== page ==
If approved, the proposed rule change would for the first time permit a Commission-registered clearing agency to clear sovereign CDS contracts, and ICC has informed the Commission that it intends to introduce clearing of SES Contracts on four sovereign reference entities (the Federative Republic of Brazil, the United Mexican States, the Bolivian Republic of Venezuela, and the Argentine Republic) products promptly after obtaining Commission approval. By bringing additional products into clearing, the Commission believes the proposed rule change is consistent with the requirements of the Act in that it would contribute to the national system for the prompt and accurate clearance and settlement of securities transactions.

Given the particular characteristics of the products proposed to be cleared, the Commission also carefully considered ICC's ability to clear SES Contracts in a safe and sound manner. After considering the representations made by ICC regarding its belief that the clearance of SES Contracts will contribute to the safeguarding of securities and funds associated with security-based swap transactions based on its analysis,[9] the Commission believes that the proposed rule change is consistent with Section 17A(b)(3)(F) of the Act, including ICC's obligation to ensure that its rules be designed to assure the safeguarding of securities and funds in the custody or control of the clearing agency or for which it is responsible.

IV. Conclusion

On the basis of the foregoing, the Commission finds that the proposal is consistent with the requirements of the Act and in particular with the requirements of Section 17A of the Act [10] and the rules and regulations thereunder.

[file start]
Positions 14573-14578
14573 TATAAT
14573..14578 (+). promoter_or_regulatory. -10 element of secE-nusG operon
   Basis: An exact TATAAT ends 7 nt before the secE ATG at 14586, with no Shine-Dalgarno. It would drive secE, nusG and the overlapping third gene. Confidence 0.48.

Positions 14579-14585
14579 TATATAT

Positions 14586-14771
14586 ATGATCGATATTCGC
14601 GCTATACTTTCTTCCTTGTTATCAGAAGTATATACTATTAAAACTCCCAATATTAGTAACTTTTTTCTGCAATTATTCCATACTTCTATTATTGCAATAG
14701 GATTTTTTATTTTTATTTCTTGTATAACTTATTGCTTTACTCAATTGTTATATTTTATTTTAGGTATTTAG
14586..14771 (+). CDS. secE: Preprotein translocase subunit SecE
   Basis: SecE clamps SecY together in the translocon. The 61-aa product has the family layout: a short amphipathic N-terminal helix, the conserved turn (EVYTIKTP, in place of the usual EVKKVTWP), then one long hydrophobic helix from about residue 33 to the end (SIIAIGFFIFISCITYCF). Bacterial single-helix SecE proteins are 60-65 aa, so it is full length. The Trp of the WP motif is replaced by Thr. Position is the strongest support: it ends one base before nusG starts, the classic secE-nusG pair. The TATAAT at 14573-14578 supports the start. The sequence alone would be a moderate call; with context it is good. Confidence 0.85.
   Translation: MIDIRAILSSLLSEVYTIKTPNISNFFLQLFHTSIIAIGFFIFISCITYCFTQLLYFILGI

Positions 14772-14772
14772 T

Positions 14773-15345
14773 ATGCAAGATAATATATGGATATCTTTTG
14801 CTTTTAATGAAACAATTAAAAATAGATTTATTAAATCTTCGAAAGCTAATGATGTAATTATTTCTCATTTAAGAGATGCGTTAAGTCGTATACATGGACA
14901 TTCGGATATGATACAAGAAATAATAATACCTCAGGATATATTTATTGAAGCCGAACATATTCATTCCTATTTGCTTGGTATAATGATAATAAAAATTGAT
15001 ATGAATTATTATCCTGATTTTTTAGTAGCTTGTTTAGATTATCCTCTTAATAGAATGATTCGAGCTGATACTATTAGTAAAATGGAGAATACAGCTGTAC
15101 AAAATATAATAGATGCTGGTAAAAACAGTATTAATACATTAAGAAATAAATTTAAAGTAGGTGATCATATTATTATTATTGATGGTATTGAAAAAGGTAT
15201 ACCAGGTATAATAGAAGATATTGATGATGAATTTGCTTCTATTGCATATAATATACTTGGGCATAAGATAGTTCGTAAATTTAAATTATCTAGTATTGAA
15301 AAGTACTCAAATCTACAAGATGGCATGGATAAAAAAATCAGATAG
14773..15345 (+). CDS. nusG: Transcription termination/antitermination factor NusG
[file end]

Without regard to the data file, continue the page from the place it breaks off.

It is therefore ordered, pursuant to Section 19(b)(2) of the Act,[11] that the proposed rule change (File No. SR-ICC-2011-01) be, and hereby is, approved.[12]

Start Signature

For the Commission, by the Division of Trading and Markets, pursuant to delegated authority.[13]

Kevin M. O'Neill,

Deputy Secretary.

End Signature End Preamble

Footnotes

3.  Securities Exchange Act Release No. 34-65259 (September 2, 2011), 76 FR 55984 (September 9, 2011). In its filing with the Commission, ICC included statements concerning the purpose of and basis for the proposed rule change. The text of these statements are incorporated into the discussion of the proposed rule change in Section II below.

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4.  Similar to the index credit default swap (“CDS”) contracts and Corporate Single Name CDS Contracts that ICC currently clears, ICC will accept for clearing sovereign CDS contracts denominated in U.S. Dollars only.

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5.  Determination of a credit event and a subsequent determination that a credit event did not occur are made by the ISDA relevant credit derivatives determinations committee (“DC”), or, in the event a request has been submitted to the relevant DC and ISDA has publicly announced that the relevant DC has resolved not to determine the answer, by the appropriate ICE Clear Credit Regional CDS Committee.

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6.  ICC has performed a variety of empirical analyses related to clearing of SES Contracts on sovereign reference entities, including back tests and stress tests using actual clearing participant portfolios (with respect to the stress tests) combined with hypothetical positions in sovereign CDS contracts based on data retrieved from the Depository Trust Clearing Corporation's Trade Information Warehouse and through interaction with ICC's Trade Advisory Committee.

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8.  15 U.S.C. 78q-1(b)(3)(F).

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9.  Supra note 6.

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12.  In approving the proposed rule change, the Commission considered the proposal's impact on efficiency, competition and capital formation. 15 U.S.C. 78c(f).

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[FR Doc. 2011-27380 Filed 10-21-11; 8:45 am]